We tend to think that the three major cable news networks just compete against each other. They do, but they also compete for our attention against the entire universe of cable networks. Whether it's E!, Bravo or ESPN, they all want us to watch. It's a war--a cable TV ratings war--to get and keep our attention.
The daily rundowns of any cable news network can be unexciting. There's a limit to the number of medical breakthroughs we have each day. There aren't all that many dogs that save their owners by dialing 911. And when the news itself is boring, it's hard to keep people watching. That's only attained with big stories. Gone are the days when news divisions were "loss leaders" for a network or a company.
So what happens? News networks naturally become desperate for the big stories, the ones that allow them to roll out emblazoned graphics that say "BREAKING NEWS" along with dramatic music and sound effects to remind us that this news, unlike yesterday's, really is breaking.
News networks get so jacked up about big stories, they literally throw all their resources at them -- even to the exclusion of the rest of the news.
It's as though networks can't hold two competing thoughts in their heads at the same time. It's Egypt or Wisconsin, Japan or Libya, Libya or domestic politics, one or the other. Sometimes it's a matter of resources, but mostly it's a matter of ratings.
In the case of our politics, the need for the "big story" may be one of the reasons our discourse has degraded, why there's so much anger and vitriol. Each side yells louder, and says more extreme things, in order to get heard and get covered most. And if our politicians aren't being extreme, pundits and opinion shows will do it for them.
Bipartisanship, cooperation and civility just aren't "entertaining." They don't pay the bills. The guy who's willing to say each side has good ideas and tries to find practical, workable solutions is boring. If he weren't, he'd get a lot more coverage and we might get a lot more done as a country.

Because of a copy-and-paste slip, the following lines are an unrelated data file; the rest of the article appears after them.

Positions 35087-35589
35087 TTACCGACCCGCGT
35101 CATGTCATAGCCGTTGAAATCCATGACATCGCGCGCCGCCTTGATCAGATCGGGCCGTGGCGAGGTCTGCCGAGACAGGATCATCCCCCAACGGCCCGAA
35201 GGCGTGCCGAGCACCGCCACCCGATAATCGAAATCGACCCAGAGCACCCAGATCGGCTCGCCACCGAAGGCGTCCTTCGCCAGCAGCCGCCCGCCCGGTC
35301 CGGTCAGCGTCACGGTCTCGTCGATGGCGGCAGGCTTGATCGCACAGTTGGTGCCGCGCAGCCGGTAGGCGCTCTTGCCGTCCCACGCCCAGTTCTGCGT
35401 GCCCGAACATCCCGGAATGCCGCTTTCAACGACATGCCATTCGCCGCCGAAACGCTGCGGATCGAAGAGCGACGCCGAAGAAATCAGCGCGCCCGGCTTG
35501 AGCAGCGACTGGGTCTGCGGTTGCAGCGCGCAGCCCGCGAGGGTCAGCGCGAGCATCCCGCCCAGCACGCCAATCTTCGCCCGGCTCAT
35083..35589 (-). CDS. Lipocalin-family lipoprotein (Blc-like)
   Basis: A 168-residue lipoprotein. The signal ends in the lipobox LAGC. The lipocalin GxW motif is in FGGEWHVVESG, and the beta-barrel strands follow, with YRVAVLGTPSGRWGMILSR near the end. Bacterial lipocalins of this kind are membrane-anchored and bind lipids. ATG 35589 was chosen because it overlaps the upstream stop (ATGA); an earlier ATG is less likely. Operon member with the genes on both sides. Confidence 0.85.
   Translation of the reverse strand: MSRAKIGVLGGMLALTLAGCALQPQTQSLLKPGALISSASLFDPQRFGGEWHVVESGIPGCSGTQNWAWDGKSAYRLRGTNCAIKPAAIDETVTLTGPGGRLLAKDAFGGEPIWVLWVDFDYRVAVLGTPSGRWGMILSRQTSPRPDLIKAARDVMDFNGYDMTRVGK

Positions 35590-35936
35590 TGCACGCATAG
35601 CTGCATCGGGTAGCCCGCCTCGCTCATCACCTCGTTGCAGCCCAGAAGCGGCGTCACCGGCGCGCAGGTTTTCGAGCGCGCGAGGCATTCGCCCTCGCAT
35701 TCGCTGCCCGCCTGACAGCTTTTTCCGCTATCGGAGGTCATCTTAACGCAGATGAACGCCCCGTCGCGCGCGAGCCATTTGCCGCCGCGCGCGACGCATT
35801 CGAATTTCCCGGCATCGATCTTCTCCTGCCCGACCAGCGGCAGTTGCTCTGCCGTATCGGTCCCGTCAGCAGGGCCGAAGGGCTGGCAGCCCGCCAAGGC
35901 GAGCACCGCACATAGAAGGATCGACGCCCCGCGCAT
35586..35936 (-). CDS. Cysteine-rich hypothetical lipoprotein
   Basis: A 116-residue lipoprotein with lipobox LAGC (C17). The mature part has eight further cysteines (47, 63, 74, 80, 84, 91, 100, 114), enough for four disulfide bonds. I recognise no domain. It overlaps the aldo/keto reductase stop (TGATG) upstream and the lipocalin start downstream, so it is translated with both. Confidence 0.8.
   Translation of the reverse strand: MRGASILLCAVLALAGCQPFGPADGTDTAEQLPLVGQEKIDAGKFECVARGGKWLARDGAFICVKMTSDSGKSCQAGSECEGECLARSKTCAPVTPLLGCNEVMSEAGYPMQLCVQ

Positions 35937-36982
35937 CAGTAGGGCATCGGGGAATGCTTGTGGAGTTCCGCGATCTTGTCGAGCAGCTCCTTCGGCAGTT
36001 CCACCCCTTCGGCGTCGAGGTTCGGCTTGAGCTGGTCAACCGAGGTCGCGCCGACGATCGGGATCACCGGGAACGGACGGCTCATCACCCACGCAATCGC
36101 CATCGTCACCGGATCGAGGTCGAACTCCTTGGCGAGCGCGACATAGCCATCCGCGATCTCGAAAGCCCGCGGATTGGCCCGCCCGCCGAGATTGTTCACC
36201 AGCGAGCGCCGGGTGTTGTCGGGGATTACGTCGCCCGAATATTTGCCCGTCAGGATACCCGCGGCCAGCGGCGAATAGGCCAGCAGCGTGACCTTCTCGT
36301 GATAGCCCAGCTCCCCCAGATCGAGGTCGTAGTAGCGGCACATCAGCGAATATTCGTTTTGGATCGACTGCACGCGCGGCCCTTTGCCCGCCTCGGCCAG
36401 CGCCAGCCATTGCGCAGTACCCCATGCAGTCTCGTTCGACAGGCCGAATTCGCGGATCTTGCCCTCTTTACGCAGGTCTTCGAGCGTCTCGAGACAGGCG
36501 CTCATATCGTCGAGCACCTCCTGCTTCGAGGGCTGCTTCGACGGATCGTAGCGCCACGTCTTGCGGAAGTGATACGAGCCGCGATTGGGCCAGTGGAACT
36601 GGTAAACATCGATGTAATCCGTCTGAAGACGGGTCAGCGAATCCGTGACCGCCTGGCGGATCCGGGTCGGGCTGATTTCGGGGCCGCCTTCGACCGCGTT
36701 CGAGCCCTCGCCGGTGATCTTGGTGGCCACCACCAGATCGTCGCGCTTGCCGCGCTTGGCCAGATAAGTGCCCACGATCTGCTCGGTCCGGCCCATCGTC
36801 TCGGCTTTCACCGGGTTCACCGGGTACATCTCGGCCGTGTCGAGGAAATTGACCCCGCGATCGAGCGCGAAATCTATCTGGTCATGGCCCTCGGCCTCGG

The same holds true when it comes to international events. The "big story" gets more coverage, because it feeds the ratings monster. And with more coverage, it seems even bigger, more serious and important than it often really is. In the case of war, that attention--taken to the extreme--may even make it seem like something needs to be done by us. Coverage can drive a short-sighted outcry for intervention.
My point is not to take away from the seriousness of wars or debates on important domestic issues and government policies, or to question the coverage of these issues or our involvement as a country. My point is to question the relative amount of coverage a story gets and why it gets that coverage.
In other words, do ratings wars drive us toward actual wars?
If Libya weren't good for ratings, would we have seen the pictures of death, destruction and brutality for the past month to the extent we have? Would we have seen the constant stream of reports showing how events in Libya affect not just Libyan men, women and children--or even the region--but us? How often has someone reported on whether we will "pay more at the pump?"
And if we hadn't seen those stories, would we be enforcing a no-fly zone right now? If we had seen that same level of reporting on Rwanda, all day long, night after night, with the story leading most if not all newscasts as "breaking," would we have done something to stop that genocide?
What drives the difference in coverage between the two stories? What drives the difference in determining US intervention? That Libya is part of a revolution--and potentially democracy--sweeping the Arab world? That Khaddafi is crazy? That Libya is an OPEC country with the ninth-largest oil reserves in the world? That Rwanda has virtually no natural resources, its economy is centered on subsistence agriculture and that it's ranked as one of the world's poorest countries? All of the above?
Some may believe that this is a chicken-and-egg situation: it's impossible to know whether the coverage is driving the story or if the story is driving the coverage. They also believe that our national interest, not the degree of coverage, ultimately drives our response as a country.
National interest undoubtedly is the motivation. But I believe it's also the case that cable news fuels the fire and "sells" us on a course of action. Too much coverage carries with it the risk of creating a false sense of importance or urgency. Example: we're now knee-deep in a military intervention in Libya, and we still don't really know who these Libyan rebels are. We're supporting a group that no one--at least in the media--has really bothered to take a closer look at.
There's no easy solution to controlling extreme coverage and overexposure other than restraint, a sense of fair play and what my University of Minnesota writing professor called the most important tool of our craft: good judgment.